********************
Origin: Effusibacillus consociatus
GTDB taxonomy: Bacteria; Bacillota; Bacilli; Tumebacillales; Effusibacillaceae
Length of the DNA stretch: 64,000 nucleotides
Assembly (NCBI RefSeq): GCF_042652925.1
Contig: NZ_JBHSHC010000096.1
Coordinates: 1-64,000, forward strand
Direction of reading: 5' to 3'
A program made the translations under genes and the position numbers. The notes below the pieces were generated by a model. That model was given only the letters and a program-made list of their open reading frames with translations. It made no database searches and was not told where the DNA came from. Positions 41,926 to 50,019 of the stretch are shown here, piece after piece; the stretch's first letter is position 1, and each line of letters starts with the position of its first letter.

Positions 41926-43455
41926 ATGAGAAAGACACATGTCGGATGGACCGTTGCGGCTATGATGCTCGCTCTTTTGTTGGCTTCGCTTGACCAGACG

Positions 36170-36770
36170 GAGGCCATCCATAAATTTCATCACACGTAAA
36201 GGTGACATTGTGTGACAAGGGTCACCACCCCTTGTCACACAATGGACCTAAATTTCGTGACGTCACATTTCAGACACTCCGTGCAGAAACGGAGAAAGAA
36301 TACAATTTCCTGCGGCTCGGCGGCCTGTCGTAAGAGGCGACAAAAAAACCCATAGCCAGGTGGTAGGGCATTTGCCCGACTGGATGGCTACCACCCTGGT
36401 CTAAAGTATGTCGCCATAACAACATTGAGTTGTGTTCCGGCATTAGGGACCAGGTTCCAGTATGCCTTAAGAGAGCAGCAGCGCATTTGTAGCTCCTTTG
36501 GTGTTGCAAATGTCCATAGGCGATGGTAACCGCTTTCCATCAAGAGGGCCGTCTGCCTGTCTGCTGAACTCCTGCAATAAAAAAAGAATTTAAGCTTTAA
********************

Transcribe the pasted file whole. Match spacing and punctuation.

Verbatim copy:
Origin: Effusibacillus consociatus
GTDB taxonomy: Bacteria; Bacillota; Bacilli; Tumebacillales; Effusibacillaceae
Length of the DNA stretch: 64,000 nucleotides
Assembly (NCBI RefSeq): GCF_042652925.1
Contig: NZ_JBHSHC010000096.1
Coordinates: 1-64,000, forward strand
Direction of reading: 5' to 3'
A program made the translations under genes and the position numbers. The notes below the pieces were generated by a model. That model was given only the letters and a program-made list of their open reading frames with translations. It made no database searches and was not told where the DNA came from. Positions 41,926 to 50,019 of the stretch are shown here, piece after piece; the stretch's first letter is position 1, and each line of letters starts with the position of its first letter.

Positions 41926-43455
41926 ATGAGAAAGACACATGTCGGATGGACCGTTGCGGCTATGATGCTCGCTCTTTTGTTGGCTTCGCTTGACCAGACG

Positions 36170-36770
36170 GAGGCCATCCATAAATTTCATCACACGTAAA
36201 GGTGACATTGTGTGACAAGGGTCACCACCCCTTGTCACACAATGGACCTAAATTTCGTGACGTCACATTTCAGACACTCCGTGCAGAAACGGAGAAAGAA
36301 TACAATTTCCTGCGGCTCGGCGGCCTGTCGTAAGAGGCGACAAAAAAACCCATAGCCAGGTGGTAGGGCATTTGCCCGACTGGATGGCTACCACCCTGGT
36401 CTAAAGTATGTCGCCATAACAACATTGAGTTGTGTTCCGGCATTAGGGACCAGGTTCCAGTATGCCTTAAGAGAGCAGCAGCGCATTTGTAGCTCCTTTG
36501 GTGTTGCAAATGTCCATAGGCGATGGTAACCGCTTTCCATCAAGAGGGCCGTCTGCCTGTCTGCTGAACTCCTGCAATAAAAAAAGAATTTAAGCTTTAA